Liberty Surplus Ins. Co. v. Kaufman Lyn Construction, Inc. (11th Cir.) (whether Florida District Court erred in ruling that a “course of construction” exclusion in a CGL policy, providing that policy did not apply to any property damage during the course of construction until project was completed extinguished insurer's duty to defend or indemnify insured in underlying suit alleging damage to office building during tropical storm was result of subcontractor's defective work; while first phase of project to construct multiple buildings was compete, i.e., no longer in the course of construction, second phase of project was not yet completed).

Mt. Hawley Ins. Co. v. H&M Builders LLC (11th Cir.) (did federal district court err in ruling that liability insurer had a duty to defend contractor based on extrinsic evidence of the employment status of subcontractor's worker who was fatally electrocuted at construction site where allegations were unclear on this point and, thus, consideration of extrinsic evidence beyond “eight corners” of liability policy and complaint was appropriate to determine whether insurer had duty to defend its insured, a shell contractor, in underlying action; whether worker was subcontractor's employee and contractor's statutory employee under Florida's Worker's Compensation Act).

Liberty Surplus Insurance Corporation v. Kaufman Lynn Construction, No. 23-12715 (11th Cir.) (Whether a course of construction exclusion in a CGL policy applies to post-construction loss in one building of a multi-building/phase project?).

Squared Industries Inc. v. Nautilus Ins. Co., No. 23-13031 (11th Cir.) (did a Florida District Court err in ruling that a gas station operator forfeited its right to obtain EIL coverage for cleaning up a release of contaminants from its facility due to its failure to comply with a policy condition requiring notice to the insurer with seven days of discovering pollution conditions?).


Home Depot v. Steadfast Ins. Co., No. 23-3720 (6th Cir.  (whether an Ohio District Court applying Georgia law ruled that a data breach that resulted in claims against Home Depot for the cost of replacing customer’s credit cards  was subject to an “electronic data” exclusion in CGL policies notwithstanding the District Court’s conclusion that the claims were an “occurrence” involving the loss of use of tangible property)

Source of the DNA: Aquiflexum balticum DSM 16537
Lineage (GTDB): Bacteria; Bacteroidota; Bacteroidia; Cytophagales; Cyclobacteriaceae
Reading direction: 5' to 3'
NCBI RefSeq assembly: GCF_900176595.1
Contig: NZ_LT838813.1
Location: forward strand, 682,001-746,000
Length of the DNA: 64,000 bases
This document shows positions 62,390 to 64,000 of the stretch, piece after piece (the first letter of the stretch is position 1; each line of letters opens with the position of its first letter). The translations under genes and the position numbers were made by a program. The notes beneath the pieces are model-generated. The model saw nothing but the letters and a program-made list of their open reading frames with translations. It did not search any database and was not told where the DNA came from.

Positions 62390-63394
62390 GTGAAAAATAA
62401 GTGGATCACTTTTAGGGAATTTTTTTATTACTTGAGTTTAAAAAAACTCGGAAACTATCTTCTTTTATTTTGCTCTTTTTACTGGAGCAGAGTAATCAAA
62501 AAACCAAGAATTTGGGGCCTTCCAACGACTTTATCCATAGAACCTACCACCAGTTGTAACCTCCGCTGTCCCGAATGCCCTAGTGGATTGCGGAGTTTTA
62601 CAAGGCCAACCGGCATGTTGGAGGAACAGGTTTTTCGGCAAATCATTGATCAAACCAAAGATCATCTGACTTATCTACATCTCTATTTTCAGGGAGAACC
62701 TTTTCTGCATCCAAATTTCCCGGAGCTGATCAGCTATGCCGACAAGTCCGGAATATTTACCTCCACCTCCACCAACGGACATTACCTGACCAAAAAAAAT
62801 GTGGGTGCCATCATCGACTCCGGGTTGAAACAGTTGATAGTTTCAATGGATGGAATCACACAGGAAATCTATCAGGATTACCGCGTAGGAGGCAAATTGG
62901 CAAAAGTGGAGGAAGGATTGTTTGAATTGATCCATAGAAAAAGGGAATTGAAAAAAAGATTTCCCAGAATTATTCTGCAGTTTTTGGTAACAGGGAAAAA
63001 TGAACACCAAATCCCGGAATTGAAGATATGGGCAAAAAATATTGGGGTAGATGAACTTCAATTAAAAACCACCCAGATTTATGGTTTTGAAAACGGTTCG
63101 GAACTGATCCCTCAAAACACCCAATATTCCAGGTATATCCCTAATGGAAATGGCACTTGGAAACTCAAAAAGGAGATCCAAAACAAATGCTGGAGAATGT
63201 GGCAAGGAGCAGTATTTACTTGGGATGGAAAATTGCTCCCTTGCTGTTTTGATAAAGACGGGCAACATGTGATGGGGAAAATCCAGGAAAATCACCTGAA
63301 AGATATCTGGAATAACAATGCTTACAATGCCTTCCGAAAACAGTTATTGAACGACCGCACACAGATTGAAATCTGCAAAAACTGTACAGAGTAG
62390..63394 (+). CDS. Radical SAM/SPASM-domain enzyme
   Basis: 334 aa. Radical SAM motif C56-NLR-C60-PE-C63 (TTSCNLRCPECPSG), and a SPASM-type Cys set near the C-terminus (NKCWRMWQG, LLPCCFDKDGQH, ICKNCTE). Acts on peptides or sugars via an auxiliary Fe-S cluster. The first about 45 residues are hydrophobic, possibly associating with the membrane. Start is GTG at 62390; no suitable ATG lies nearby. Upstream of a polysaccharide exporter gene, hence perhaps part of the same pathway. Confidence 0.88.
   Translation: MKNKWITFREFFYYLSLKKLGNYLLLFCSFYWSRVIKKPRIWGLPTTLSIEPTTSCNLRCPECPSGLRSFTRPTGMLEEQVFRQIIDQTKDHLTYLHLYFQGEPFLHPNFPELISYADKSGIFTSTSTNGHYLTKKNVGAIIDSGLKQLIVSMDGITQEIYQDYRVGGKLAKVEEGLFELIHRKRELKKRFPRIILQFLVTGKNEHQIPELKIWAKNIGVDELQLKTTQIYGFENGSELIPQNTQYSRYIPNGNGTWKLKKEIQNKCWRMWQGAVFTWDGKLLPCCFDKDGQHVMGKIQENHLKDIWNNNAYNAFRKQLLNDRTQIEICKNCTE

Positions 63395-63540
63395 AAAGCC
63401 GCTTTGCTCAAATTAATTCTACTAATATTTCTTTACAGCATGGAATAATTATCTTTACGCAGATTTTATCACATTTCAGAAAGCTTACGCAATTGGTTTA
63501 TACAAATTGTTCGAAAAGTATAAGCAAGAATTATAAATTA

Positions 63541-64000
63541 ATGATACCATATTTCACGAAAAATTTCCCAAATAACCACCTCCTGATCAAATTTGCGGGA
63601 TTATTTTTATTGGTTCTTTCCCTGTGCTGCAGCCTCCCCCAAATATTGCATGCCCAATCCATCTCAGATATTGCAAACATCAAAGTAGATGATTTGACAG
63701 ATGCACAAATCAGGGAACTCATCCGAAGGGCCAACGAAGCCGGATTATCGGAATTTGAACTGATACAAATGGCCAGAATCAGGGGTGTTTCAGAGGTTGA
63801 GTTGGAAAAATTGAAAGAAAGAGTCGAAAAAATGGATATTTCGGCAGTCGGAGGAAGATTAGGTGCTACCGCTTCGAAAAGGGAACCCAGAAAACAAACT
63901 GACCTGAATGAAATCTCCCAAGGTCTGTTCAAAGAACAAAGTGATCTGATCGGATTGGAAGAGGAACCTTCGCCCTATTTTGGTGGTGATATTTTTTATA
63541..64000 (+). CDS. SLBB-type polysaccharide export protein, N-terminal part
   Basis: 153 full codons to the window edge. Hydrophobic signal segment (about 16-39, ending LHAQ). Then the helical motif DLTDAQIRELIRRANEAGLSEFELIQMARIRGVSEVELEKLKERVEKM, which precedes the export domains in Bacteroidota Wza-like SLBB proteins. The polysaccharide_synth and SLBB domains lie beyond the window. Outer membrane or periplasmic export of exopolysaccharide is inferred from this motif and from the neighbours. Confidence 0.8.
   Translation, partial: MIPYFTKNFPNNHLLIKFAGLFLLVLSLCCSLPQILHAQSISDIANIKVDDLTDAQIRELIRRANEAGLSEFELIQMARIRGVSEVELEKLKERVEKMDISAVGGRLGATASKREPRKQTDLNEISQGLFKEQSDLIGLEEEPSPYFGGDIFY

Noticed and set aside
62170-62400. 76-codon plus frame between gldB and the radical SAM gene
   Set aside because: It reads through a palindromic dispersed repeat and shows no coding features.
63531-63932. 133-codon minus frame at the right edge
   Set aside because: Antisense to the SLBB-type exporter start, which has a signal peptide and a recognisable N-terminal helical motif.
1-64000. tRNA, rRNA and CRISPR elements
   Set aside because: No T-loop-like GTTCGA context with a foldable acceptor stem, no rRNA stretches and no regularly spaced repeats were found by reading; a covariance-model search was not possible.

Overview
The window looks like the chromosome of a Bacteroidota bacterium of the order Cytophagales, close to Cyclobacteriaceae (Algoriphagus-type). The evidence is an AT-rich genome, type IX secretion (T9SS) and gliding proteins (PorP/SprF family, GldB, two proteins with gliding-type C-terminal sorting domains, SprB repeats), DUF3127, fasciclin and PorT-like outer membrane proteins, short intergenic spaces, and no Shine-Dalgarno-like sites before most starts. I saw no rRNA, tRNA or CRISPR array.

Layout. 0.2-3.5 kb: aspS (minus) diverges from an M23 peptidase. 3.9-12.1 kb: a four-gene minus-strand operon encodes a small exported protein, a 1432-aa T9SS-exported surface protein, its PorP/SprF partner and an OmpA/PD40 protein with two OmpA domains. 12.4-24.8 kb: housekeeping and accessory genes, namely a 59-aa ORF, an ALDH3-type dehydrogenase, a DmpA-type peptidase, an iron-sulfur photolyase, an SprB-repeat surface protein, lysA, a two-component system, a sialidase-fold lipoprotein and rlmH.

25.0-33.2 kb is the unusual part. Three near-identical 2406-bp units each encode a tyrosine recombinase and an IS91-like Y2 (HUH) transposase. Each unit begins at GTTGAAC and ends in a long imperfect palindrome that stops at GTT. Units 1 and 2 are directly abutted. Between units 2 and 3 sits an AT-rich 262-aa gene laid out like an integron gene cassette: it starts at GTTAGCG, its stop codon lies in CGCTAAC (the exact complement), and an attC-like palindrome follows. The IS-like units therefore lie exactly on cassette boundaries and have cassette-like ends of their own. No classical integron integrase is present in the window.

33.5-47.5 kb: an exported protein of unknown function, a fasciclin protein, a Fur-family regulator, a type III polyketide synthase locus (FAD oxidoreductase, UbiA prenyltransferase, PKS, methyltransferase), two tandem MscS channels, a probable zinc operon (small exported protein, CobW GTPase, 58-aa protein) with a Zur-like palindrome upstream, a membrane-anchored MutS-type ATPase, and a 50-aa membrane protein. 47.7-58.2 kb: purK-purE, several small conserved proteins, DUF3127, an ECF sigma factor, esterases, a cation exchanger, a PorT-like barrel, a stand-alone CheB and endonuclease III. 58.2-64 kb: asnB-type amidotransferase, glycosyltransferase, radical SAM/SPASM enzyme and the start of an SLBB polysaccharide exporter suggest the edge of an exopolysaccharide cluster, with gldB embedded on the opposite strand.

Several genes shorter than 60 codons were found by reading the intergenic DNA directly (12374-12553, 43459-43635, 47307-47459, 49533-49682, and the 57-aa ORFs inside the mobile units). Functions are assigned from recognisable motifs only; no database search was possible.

Aloha Petroleum v. National Union Fire Is. Co. of Pittsburgh, PA, SCCQ-23-0000515 (Hw.)(the Hawaii Supreme Court is considered two certified questions arising out of a climate change suit against an energy company whose emissions are claimed to contribute to global warming, asking whether recklessness can amount to an “accident” and, if so, whether greenhouse gas emissions constitute the escape of pollutants so as to be subject to the policy’s absolute pollution exclusion).

Koppers Performance Chemicals, Inc. f/k/a Osmose Wood Preserving Co. of America, Inc. f/k/a Osmose, Inc.  v. Argonaut Midwest Ins. Co., No. 23-1732 (4th Cir.) (in a case arising under Hawaii law, did a South Carolina District Court err in ruling that Argonaut had no duty to defend a toxic tort claim involving exposure to the insured’s chemicals where no injury was alleged during Argonaut’s policy period but subsequent deposition testimony ambiguously suggested a possibility of coverage).


Carus Chemical Corporation v. New England Insurance Company, No. 2013 CH 24976 (Cir. Ct. Cook Co.) , Notice of Appeal due in April 2024 (Ill. App. First . Dist.) (addressing split in Appellate Districts re “All Sums” versus “Pro Rata” allocation in environmental case).

National Fire Ins. Co., et al. v. Visual Pak Co., Inc.  (BIPA coverage case currently pending on petition for leave to appeal before Illinois Supreme Court on whether Recording & Distribution in Violation of Law/Statute exclusion in GL policy applies to preclude a duty to defend.  The  Appellate Court ruled in 2023 that the exclusion applied and explicitly disagreed with the finding of the Seventh Circuit in Citizens Ins. Co. of Amer. v. Wynndalco Enterprises, LLC, 70 F.4th 987 (7th Cir. 2023) (also interpreting Illinois law) on the same exclusion).

Sterigenics U.S., LLC v. National Union Fire Insurance Company of Pittsburgh, PA (7th Cir. 2004) (Seventh Circuit is now considering an insurer’s appeal from a District Court’s ruling that National Union had a duty to defend toxic tort claims arising out of permitted emission from the insured’s manufacturing facility on the basis that pollution exclusions do not apply where emissions were made pursuant to a lawfully valid permit).

WestRock v. Lexington and Indian Harbor, No. 1-23-1631 (Ill. App. First Dist.)  (whether a USEPA Section 104(e) letter constitutes a “claim” under an environmental legal liability insurance policy).


Admiral Ins. Co. v. Tocci Building Corp.,  No. 221462 (1st Cir.) (whether Massachusetts District Court erred in ruling that defective construction by a subcontractor  was not an “occurrence”).